Of course it helped that I chose a rather simple top to sew this month. I must admit that I struggled to pick a project this month, because after reading some rave reviews of this issue when it arrived I was a bit blah about the patterns. Some were ok (narrow pants, raglan sleeved dress, panelled dress etc) but since I had made similar type garments in recent months I decided to go out on a limb and sew something quite different to my usual style. I made the pleated neck, voluminous sleeve and shapeless top, 11/2013 #103:
The back has a keyhole opening and two pleats at the neckline too. A word of warning to anyone planning to make this - the neck opening is really tight and probably needs widening to make it easier to get on and off and for more comfortable wear. I ended up sewing on a long loop from hat elastic so that neck opening sits wider open at the back so that I don't spend the day feeling strangled:
And the other tip I have for anyone making this is to trace the sewing line of the shoulder dart properly otherwise you'll end up with really pointy shoulders. Because I added my usual 1.5cm seam allowance when I traced the pattern and just sewed according to the cut edge, my darts ended too abruptly and needed rounding off:
And when I checked the pattern I could see the fault was all mine - I should have traced the curved sewing line from the pattern rather than charging on in my usual style!
But overall I quite like this pattern, I can see it made up in a soft, draping fabric like washed silk with full length sleeves for winter. And the bonus is that it only took me about two hours from cutting out to finishing, although admittedly I had already traced the pattern during the week which is the most fiddly, boring part of sewing with Burda.
But wait, there's more! I was worried that I wouldn't have anything to wear this with so I decided to make a new pair of simple, black shorts to wear with it. It turns out that this top looks good with jeans and my denim skirt so I need not have worried but I needed a new pair of shorts anyway, so no harm done. I used Burda 10/2013 #127 which was my Burda of the month project from last month:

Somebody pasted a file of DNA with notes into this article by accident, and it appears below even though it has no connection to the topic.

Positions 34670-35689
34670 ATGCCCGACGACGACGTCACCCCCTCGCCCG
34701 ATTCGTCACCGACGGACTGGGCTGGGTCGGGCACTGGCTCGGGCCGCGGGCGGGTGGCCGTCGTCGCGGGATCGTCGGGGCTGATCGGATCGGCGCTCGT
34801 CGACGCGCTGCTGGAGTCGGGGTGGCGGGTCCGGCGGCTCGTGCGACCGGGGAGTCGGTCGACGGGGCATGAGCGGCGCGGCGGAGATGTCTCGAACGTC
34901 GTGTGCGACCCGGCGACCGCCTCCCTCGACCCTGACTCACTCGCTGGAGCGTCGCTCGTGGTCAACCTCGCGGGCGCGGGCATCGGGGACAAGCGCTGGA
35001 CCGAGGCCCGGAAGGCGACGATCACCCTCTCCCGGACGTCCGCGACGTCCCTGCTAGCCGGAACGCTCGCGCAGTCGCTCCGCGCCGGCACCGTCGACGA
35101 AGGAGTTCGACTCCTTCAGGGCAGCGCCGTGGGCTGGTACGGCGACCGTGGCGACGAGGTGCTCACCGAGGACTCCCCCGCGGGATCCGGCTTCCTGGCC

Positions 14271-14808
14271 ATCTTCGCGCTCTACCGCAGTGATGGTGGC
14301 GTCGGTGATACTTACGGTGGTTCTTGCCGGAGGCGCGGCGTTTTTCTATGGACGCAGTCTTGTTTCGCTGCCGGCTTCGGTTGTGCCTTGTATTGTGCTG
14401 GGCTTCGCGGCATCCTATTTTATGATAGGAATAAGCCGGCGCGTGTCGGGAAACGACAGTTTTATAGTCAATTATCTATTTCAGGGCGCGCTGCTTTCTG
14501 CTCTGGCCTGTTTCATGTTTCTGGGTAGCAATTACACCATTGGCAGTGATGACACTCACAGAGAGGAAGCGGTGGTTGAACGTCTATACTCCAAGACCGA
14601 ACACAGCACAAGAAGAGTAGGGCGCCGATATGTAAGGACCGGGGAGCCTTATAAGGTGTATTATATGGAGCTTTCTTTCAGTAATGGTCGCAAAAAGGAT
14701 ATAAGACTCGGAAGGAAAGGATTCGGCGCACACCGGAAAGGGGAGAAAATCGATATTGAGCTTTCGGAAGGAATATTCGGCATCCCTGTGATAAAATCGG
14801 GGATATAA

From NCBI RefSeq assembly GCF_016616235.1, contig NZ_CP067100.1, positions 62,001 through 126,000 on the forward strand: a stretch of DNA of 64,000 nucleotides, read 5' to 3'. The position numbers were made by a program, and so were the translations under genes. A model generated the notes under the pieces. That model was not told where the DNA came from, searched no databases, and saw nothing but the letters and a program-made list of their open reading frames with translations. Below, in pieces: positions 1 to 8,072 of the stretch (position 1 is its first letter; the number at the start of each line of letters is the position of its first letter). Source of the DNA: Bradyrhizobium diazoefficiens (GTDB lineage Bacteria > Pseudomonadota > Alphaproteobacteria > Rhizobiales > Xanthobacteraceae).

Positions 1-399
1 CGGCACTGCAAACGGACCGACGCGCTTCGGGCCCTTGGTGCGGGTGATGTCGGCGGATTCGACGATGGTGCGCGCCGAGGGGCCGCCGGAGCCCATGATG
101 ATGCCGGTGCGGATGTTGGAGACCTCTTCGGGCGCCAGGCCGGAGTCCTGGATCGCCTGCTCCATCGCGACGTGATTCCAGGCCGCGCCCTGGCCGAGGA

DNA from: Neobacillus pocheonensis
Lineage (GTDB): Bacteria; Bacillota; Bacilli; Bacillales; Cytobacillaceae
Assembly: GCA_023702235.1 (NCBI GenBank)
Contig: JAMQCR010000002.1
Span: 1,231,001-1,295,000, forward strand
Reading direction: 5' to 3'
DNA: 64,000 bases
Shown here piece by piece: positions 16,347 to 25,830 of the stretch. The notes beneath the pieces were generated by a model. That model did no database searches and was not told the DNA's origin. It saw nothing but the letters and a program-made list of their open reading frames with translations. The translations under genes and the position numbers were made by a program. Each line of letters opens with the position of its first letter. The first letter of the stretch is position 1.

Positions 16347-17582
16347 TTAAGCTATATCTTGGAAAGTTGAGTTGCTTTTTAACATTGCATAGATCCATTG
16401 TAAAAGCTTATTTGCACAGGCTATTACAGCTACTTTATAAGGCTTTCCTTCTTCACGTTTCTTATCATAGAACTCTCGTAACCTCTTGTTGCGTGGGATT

I sewed this pair from a stretch cotton drill that I bought on Saturday morning when I popped into Spotlight to get a zipper. In fact by the time I started sewing these shorts the fabric was still a little damp from prewashing - how's that for stash avoidance! It's been quite a while since I bought some fabric specifically for a project, but unbelievably I didn't have any stretch black cotton in my stash.
The last pair I made from this pattern was from a cotton linen blend that didn't have any stretch (although it did bag out) but was quite soft, and it's amazing how different the garment fits being made in a stiffer, stretch fabric. This version sits higher on the waist because the fabric doesn't slouch down, the pockets stick out a bit at the sides and I had to take in the centre back seam a lot more because it was gaping at the back. I got a decent fit at the back I think, if you can ignore the VPL (sorry, it's not a good look is it?) and the gaping side pocket.
The other changes I made to the pattern (besides cutting it off a knee length of course) was to sew two welt pockets at the back just to break up that expanse of fabric - I've read somewhere that well placed pockets can make your derriere look smaller and more shapely than not having any. The other change I also made was to cut out the pattern with a fly extension like this:
instead of sewing on a separate fly extension. It just cut out a few steps and simplified matters. I also ignored Burda's instructions completely this time for installing the zipper because I recall being thoroughly confused by them last month, and instead used Sandra Betzina's super simple and effective method, seen in this Threads video.
So happily I've got a 100% success rate when it comes to sewing from my Burda mags this year - but if Burda waits until a few days before Christmas to send me the December issue I doubt I'll be able to pull off another swift project like this one.